A jury on Monday found John Allen Muhammad guilty of murder in the first sniper case to go to trial, concluding he used a rifle, a beat-up car and a teenager who idolized him to kill randomly and terrorize the Washington area during last year’s sniper spree. The jury will now decide whether the Army veteran should be sentenced to death or life in prison. The penalty phase was to begin in the afternoon.
MUHAMMAD WAS convicted of two counts of capital murder. One accused him of taking part in multiple murders, the other — the result of a post-Sept. 11 terrorism law — alleged the killings were designed to terrorize the population. Muhammad is the first person tried under the law.
Muhammad was found guilty of killing Dean Harold Meyers, a Vietnam veteran who was cut down by a single bullet that hit him in the head on Oct. 9, 2002, as he filled his tank at a Manassas, Va., gas station. He was also found guilty of conspiracy to commit murder and use of a firearm in a felony.
The victim’s brother Robert said afterwards that he believes Muhammad deserves the death penalty. “I must say that I can’t think of too many more heinous crimes than this one,” he added.
Muhammad, a 42-year-old Army veteran, stood impassively as the verdict was read, looking forward. Two jurors held hands, and two others were crying.
Jurors spent Friday and part of Monday coming to their verdict. They were to begin the sentencing portion of the trial later Monday, deciding whether Muhammad should get life in prison or death.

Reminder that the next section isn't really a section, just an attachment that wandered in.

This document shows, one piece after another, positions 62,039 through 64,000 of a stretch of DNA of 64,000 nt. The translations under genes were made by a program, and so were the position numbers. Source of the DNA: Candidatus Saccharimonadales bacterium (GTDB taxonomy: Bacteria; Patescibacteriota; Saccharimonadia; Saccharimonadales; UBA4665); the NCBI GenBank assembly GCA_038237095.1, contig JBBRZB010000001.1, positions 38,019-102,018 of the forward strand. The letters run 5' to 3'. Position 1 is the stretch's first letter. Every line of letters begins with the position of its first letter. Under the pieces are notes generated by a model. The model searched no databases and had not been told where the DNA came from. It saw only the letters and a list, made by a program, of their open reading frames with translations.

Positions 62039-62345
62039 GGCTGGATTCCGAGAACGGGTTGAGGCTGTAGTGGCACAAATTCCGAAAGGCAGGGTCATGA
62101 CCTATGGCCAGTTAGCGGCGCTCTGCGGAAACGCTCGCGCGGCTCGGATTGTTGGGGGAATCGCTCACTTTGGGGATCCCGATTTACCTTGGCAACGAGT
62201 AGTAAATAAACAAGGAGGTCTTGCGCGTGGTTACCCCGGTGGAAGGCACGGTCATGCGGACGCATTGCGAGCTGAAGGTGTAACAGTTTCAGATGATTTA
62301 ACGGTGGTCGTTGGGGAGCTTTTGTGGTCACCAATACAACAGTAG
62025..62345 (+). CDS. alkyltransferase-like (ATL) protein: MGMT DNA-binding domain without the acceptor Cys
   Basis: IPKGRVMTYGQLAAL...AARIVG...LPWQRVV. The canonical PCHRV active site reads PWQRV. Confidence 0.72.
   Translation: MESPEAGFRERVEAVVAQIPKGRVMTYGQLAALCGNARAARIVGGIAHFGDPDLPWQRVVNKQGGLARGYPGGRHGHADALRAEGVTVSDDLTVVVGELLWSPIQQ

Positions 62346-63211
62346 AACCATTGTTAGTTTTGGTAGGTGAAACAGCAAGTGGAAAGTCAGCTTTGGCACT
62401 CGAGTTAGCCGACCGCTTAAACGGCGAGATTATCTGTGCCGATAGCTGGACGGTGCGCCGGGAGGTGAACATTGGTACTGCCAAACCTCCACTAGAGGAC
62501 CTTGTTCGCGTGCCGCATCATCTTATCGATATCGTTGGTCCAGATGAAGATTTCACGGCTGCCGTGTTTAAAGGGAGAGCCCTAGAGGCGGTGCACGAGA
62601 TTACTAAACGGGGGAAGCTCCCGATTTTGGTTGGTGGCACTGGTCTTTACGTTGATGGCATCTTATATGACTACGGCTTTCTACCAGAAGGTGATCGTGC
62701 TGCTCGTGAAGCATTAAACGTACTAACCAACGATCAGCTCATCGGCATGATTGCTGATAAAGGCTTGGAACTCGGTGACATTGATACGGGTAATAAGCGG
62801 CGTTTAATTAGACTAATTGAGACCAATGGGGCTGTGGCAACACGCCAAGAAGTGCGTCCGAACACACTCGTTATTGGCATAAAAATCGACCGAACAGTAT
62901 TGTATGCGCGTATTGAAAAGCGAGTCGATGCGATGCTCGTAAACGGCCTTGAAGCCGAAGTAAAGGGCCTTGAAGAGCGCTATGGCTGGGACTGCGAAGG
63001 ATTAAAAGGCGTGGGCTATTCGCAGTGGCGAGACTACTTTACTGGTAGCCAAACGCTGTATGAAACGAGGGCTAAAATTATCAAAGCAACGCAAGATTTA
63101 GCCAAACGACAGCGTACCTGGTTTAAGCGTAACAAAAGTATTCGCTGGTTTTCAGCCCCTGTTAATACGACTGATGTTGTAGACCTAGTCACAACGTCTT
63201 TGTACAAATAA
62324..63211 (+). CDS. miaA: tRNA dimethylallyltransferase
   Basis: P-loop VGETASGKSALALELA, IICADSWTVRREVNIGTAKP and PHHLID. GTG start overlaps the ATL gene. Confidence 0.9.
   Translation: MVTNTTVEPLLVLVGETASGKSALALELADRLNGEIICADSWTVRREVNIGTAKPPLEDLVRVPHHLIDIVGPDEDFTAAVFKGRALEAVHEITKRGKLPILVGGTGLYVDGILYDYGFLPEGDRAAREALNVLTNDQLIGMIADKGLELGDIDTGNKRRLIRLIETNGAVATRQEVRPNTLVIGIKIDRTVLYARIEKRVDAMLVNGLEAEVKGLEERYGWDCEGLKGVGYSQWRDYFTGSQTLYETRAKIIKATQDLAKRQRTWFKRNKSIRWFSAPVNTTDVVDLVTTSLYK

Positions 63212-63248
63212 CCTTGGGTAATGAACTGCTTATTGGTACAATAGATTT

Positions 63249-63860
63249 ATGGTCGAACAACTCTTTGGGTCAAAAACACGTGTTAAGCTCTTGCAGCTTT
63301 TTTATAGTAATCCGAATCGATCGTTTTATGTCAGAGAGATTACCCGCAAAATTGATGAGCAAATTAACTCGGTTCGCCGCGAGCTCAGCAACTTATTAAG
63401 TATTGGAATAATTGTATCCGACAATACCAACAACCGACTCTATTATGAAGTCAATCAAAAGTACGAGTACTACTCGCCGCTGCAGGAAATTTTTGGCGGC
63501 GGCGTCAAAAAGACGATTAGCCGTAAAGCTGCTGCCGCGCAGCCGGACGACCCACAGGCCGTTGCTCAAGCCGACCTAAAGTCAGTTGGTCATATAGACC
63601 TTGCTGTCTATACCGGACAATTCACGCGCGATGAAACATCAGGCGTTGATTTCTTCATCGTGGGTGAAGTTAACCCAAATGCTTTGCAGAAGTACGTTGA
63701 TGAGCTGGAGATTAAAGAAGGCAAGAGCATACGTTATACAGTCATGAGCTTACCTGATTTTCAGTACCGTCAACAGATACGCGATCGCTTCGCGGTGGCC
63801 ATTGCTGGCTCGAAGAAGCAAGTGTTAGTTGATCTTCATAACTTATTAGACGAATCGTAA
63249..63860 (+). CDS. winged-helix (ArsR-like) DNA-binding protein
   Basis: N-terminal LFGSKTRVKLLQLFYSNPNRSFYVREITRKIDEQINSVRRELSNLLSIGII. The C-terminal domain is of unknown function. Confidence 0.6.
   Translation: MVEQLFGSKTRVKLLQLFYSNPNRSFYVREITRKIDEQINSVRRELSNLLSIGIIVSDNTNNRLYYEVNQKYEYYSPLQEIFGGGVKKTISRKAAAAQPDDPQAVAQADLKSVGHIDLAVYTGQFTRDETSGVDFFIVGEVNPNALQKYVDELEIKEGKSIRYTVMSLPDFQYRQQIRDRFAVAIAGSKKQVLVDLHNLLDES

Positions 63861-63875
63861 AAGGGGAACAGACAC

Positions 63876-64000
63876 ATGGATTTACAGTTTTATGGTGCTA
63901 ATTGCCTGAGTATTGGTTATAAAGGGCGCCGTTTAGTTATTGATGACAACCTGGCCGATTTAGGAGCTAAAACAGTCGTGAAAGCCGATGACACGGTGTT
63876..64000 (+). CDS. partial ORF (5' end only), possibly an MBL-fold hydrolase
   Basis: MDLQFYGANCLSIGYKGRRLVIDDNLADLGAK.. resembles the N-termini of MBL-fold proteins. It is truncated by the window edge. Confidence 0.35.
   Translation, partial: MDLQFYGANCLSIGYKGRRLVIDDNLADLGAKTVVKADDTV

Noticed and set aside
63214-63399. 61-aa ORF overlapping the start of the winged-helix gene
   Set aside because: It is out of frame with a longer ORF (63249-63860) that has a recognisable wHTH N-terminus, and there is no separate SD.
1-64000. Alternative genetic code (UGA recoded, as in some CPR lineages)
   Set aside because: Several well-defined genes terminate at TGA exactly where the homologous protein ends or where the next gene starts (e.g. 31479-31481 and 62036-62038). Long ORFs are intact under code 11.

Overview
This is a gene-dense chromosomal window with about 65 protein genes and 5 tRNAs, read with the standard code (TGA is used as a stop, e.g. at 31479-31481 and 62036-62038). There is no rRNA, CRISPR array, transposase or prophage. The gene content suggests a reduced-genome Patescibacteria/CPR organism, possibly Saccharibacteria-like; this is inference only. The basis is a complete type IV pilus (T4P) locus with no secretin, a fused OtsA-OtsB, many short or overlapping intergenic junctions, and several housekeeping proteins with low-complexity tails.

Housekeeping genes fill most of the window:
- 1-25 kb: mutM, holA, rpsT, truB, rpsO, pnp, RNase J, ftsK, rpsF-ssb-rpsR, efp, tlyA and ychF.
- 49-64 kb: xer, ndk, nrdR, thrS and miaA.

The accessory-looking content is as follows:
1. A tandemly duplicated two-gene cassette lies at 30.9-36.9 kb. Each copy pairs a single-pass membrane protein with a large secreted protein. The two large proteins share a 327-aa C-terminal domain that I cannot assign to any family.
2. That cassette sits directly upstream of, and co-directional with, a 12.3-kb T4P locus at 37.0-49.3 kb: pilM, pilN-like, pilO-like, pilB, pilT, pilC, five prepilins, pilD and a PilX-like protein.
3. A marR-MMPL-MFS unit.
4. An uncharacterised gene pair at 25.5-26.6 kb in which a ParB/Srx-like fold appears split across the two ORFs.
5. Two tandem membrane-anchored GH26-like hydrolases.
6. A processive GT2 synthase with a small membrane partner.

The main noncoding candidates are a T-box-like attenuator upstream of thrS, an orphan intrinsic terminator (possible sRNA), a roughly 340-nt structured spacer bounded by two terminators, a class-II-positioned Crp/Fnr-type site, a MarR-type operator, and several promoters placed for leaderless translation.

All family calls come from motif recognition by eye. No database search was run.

Prosecutors presented no evidence that Muhammad fired the .223-caliber Bushmaster rifle used in the killings, but said it didn’t matter. They described Muhammad as the “captain of a killing team” and portrayed him as Lee Boyd Malvo’s father figure, a stern and controlling man who trained his alleged accomplice to do his bidding.
The prosecution did provide several key pieces of evidence linking Muhammad to the shootings, including testimony that his DNA was found on the rifle. Prosecutors also presented a stolen laptop discovered in his 1990 Chevrolet Caprice that contained maps of six shooting scenes, each marked with skull-and-crossbones icons.
The defense said the evidence didn’t prove Muhammad directed the shootings or fired the gun in the Meyers slaying. Attorney Peter Greenspun said in his closing statement that prosecutors had “pounded” jurors with gory photos and heartbreaking witness testimony to persuade them to make an emotional decision.
Earlier Monday, prosecutors said at a hearing that Muhammad had tried to escape last spring from the Prince William County Jail.
Turning aside defense lawyers’ arguments, Circuit Judge LeRoy Millette Jr. ruled that if Muhammad were found guilty, prosecutors would be allowed to present evidence of the attempt to the jury during the sentencing phase.
Defense lawyers said there was no hard evidence that Muhammad tried to escape, and any flimsy evidence of an attempt would be highly prejudicial to their client.